lunes, 15 de noviembre de 2010

Going the distance

If you live in Lebanon for a while you start getting used to the metal barriers.

These metal barriers are the ones that you see for "crowd control" I guess in other parts of the world, but in Lebanon there is usually a guard with some sort of rifle (I am sure it's more like a machine gun) standing next to them.

These barriers are at the entrance of official buildings, all over the place in downtown, in some roads when you drive, on sidewalks, in military posts on highways...

When I just got here I remember not knowing what to do with them: Do you stop? Do you avoid them? Does it mean it's dangerous? Do you ignore them?

After being here for a while, I have gotten used to them, they are just there, dividing areas, separating people, stopping traffic and pedestrians, or keeping "undesirable" people at bay.

Last week, I ran a 10 K race that was part of Beirut's International Marathon. There were thousands of people in this event, and lots of barriers directing the race. The difference this time was that we were all inside of the barriers. It was crowded, believe me. But for the first time I witnessed a true mix of Beirutis of all ages, genders, income levels and religious backgrounds.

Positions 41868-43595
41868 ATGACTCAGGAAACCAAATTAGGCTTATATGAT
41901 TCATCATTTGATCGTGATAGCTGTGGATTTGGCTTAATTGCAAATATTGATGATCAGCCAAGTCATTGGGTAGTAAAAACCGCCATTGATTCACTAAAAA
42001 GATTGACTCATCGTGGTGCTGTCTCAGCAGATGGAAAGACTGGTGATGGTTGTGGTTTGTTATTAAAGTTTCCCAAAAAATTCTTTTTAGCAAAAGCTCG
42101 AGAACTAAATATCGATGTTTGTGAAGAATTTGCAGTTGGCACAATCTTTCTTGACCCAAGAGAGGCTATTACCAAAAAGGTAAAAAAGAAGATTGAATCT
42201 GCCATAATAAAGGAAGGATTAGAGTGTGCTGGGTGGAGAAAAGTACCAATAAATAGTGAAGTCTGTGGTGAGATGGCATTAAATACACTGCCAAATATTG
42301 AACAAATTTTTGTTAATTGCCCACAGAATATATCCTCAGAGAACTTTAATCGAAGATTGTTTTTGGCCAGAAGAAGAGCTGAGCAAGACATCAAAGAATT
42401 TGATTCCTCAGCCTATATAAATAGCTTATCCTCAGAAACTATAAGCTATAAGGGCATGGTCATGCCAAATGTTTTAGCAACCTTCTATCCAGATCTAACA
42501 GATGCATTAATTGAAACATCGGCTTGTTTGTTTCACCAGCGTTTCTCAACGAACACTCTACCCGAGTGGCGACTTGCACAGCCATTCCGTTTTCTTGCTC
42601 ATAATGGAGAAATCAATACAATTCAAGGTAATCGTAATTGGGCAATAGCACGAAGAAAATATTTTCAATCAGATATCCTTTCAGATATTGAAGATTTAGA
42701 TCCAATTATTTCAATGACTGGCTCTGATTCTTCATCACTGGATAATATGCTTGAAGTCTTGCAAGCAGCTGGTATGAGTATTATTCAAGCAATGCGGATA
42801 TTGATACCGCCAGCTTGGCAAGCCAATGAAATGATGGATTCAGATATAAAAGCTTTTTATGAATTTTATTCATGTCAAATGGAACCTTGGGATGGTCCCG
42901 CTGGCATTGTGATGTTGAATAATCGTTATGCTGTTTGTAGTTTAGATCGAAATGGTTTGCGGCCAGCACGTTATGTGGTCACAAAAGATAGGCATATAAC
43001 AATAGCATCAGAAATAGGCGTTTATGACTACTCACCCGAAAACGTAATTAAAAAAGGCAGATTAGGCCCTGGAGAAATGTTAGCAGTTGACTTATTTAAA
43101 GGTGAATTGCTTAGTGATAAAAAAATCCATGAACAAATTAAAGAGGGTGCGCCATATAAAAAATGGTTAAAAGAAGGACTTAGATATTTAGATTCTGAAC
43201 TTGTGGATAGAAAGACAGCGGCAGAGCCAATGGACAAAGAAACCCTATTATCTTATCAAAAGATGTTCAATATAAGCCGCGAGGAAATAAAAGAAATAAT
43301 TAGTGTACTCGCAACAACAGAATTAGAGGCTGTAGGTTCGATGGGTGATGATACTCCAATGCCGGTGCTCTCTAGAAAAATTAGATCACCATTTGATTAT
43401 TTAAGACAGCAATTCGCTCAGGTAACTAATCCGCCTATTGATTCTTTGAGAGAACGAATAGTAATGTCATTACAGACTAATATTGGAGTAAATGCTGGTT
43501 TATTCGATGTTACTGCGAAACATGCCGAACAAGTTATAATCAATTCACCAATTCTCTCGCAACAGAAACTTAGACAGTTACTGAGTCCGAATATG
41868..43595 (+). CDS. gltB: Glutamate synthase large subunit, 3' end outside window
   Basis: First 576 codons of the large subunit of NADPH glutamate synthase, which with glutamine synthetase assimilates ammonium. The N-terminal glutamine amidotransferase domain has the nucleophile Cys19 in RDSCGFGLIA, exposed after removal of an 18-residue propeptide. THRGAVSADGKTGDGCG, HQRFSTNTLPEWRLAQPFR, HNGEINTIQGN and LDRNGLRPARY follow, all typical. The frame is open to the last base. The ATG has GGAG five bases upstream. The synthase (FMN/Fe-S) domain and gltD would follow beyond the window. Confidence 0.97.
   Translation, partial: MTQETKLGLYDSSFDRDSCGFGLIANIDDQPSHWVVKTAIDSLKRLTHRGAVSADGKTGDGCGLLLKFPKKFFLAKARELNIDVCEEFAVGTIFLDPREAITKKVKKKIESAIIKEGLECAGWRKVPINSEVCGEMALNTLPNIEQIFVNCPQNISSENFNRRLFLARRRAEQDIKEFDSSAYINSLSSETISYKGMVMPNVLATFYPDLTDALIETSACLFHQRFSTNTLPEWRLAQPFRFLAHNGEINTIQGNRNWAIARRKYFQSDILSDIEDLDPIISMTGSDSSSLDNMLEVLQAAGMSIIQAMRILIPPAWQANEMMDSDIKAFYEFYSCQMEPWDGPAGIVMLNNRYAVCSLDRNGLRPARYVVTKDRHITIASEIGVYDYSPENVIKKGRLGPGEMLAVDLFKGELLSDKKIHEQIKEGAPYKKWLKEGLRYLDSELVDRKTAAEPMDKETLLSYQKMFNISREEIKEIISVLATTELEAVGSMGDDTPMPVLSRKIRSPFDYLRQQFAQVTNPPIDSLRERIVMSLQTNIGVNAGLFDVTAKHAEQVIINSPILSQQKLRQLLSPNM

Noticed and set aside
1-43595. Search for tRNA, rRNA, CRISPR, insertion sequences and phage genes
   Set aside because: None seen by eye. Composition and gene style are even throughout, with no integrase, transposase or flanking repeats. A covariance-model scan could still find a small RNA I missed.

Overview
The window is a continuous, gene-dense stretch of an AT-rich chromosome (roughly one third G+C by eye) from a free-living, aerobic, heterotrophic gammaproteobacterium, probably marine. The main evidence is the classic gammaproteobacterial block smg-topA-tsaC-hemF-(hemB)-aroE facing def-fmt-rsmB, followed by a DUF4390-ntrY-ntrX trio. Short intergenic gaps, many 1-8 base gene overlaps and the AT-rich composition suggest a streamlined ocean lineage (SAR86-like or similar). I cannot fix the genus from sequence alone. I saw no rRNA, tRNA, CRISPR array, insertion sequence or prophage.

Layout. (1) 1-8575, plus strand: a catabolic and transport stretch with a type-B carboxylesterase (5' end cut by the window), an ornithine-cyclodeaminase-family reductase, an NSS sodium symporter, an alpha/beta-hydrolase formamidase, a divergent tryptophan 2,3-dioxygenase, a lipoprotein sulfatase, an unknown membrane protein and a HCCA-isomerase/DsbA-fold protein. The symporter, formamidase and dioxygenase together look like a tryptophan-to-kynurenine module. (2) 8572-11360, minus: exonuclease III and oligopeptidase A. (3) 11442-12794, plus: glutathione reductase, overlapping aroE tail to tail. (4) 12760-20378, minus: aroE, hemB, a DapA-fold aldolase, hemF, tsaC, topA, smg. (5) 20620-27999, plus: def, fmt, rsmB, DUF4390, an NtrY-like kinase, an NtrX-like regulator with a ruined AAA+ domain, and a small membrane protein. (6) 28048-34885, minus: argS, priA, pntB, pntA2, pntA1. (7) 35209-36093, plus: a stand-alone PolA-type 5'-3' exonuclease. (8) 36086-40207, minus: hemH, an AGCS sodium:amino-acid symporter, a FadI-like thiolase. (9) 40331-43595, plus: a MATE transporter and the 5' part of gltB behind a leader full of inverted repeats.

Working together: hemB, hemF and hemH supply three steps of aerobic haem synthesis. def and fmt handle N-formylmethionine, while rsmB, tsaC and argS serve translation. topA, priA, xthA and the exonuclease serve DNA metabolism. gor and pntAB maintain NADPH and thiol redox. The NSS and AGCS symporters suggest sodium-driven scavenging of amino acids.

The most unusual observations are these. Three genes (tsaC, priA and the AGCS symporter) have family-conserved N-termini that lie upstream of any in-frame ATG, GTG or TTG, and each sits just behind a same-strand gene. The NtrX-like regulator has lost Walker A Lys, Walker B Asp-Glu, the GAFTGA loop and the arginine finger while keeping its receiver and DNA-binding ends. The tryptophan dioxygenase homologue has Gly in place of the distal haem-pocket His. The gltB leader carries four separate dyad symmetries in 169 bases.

That day I realized how separated I had been from everyone. How enclosed life has been since I arrived here. How exclusive I turned these metal barriers, and as a result how I have built mental barriers to justify my separation from the others, to be safe.

That day at the race I was squeezed and pushed, but I also got to see, feel, and laugh with everyone around me. I was uncomfortable, yes, but I wasn't unsafe. It was just a bunch of people standing there, hanging out on a Sunday morning. And the only distance that day was the one we had to run. We were cheering one another, drinking water under the scorching sun, suffering on the uphill together...

I really understood that Beirut is just a city like any other, where a bunch of people live, work, get together, die. This place is not unsafe. I make it unsafe with this distance I place between me and others, with all these barriers in my head.

I think it's time to see beyond them

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